There comes a time in everyone's three-week vacation when things get a little stressful.
In the scheme of things, today was not nearly as stressful as it could have been. And it started out nice and chill.
For one thing, we cleared up our northern safari mixup and are now back on track to leave from the Dar airport tomorrow morning.
This morning began with our continental breakfast at the restaurant overlooking the water next to our bungalow. Instant coffee is not the greatest, but it's got caffeine and the breakfast did involve fruit, which is at the top of my list so far of Tanzanian cuisine (the Zanzibar dishes were pretty good too, full of lemongrass and other local spices).
Karin went diving this morning, and I - not being a certified diver or experienced in any way and not really wanting to pop my ears furiously while plummeting into frightening blackness surrounded by lurking sea creatures - opted out.
I went for a nice stroll on the beach, made possible by the receding tide (which, when high, makes virtually all the beaches in the area disappear). Took some stealth photos of the village women fishing, then made my way through the village itself, hidden behind the wall that separates the worlds - resort on one side, poverty-stricken hovel of a village on the other.
Though clearly out of place walking through (hello, big white blond girl), I smiled at everyone and said 'jambo,' which elicited from almost everyone a smile in turn and a 'karibu.' These people didn't want anything from me other than to say welcome. One older woman was sitting on the ground against a house. When i passed her, she was intensely staring me down and the term from Karin's guidebook for a respectful greeting - "shikamoo" - popped into my head. I said this to her and she nodded her head slowly.
After this, i jogged a couple miles down the magically materialized beach on the other side to an isolated end of the resort area called Kendwa. Have never in my life become so drenched in sweat as i get running a few miles in this country.
Got back to our bungalow to find Karin returned from her dive trip (fun, she said, but not much sea life), we cleaned up and packed up, had lunch and found our trusty cab driver - Haaman - arrived early to take us back to the ferry in Stone Town. We swerved around cow carts, barefoot walkers (the one street is really the only place to walk or bike or travel at all), black smoke-breathing buses, and got to the ferry early enough to have our bags swept up by a fake porter who later demanded 10,000 shillings for taking our stuff - without our consent - from the port entry to the ferry. We gave him 500 and he kept yelling at us in Swahili, but we didn't cave and finally he left.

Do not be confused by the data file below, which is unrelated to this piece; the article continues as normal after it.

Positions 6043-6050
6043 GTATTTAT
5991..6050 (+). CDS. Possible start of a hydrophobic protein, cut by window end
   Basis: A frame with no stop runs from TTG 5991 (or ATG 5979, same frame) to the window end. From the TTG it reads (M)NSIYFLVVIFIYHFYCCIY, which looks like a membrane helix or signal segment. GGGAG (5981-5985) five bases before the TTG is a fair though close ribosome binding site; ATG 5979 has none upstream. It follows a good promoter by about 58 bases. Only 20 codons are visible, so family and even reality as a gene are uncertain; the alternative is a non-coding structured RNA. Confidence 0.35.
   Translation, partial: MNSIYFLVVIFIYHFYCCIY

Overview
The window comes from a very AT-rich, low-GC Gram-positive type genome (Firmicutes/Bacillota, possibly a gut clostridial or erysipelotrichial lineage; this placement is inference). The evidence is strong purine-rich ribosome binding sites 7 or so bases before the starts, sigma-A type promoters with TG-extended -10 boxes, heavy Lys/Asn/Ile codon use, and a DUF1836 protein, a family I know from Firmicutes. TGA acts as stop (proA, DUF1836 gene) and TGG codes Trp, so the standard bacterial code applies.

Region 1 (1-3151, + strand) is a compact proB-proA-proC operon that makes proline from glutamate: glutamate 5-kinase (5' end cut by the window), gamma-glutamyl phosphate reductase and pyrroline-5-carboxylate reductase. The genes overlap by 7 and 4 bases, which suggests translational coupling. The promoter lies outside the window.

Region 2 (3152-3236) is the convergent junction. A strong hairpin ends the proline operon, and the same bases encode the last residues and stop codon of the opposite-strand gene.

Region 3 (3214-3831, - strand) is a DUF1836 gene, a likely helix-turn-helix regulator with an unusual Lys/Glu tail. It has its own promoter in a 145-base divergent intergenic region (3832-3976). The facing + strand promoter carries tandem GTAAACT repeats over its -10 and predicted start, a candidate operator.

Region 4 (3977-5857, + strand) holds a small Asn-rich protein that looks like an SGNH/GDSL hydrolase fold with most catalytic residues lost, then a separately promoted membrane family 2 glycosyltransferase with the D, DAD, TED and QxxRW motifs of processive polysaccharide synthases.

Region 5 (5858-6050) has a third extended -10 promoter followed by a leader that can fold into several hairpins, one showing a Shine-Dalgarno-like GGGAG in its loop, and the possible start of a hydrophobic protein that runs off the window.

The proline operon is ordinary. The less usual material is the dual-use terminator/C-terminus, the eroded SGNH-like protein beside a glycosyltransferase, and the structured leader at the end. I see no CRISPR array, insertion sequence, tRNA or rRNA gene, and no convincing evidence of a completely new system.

The Ferry Ride.
Yeah ... it sucked. Much like the Dhow boat adventure, our journey was over extremely choppy waves and swells and the ferry - a very small rig that could accomodate about 75 passengers in an outdoor and indoor seating area - was literally catching air and lurching all over the place.
We started out in the outdoor seating area, but were getting pummelled by spray, so went inside, where, in an instant i began to feel woozy and went back out. It was a serious workout just hanging onto the railing and trying to stay upright as the boat lurched. The passengers were of all walks of life. Some European backpackers, some Zanzibari and Dar locals, some Muslim/Arabic looking women of the upper class, wearing gold rings on every finger and dressed from head to toe in their black headresses. In about 15 mins, one of the backpackers came outside to sit down. He began puking into a bag and, being closer than was desired to him, i swung on a boat lurch to the other side of the seating area near the Muslim women, only to have them start yaking, too.
Then, one of the local guys started yaking and the place became a regular puke fest.
Thankfully, hanging on for dear life and getting blasted by ocean spray was distraction enough to prevent me from losing my lunch.
Once back in Dar, there was a big skirmish that broke out as bags were being carried off the ferry. there was a shitload of yelling in swahili, followed by karin and i being trailed by 6 guys wanting to get us a cab/give us a city tour/demand imaginary documents, etc. We found Beka the cab driver, who i had called from the boat, waiting at the end of the line, and he thankfully drove us back to Steph's, where i sit right at this moment as Karin sleeps and Steph packs for a business trip.
Got a little headache. But hey ... it's not malaria.
More adventure is sure to come with our safari up north.
Whatwith all the changes of plans, i hope we make it to the wildlife park from the Arusha airport, which i hear is twice as chaotic as the ferry scene.
Just glad nobody's screaming into my ear right now.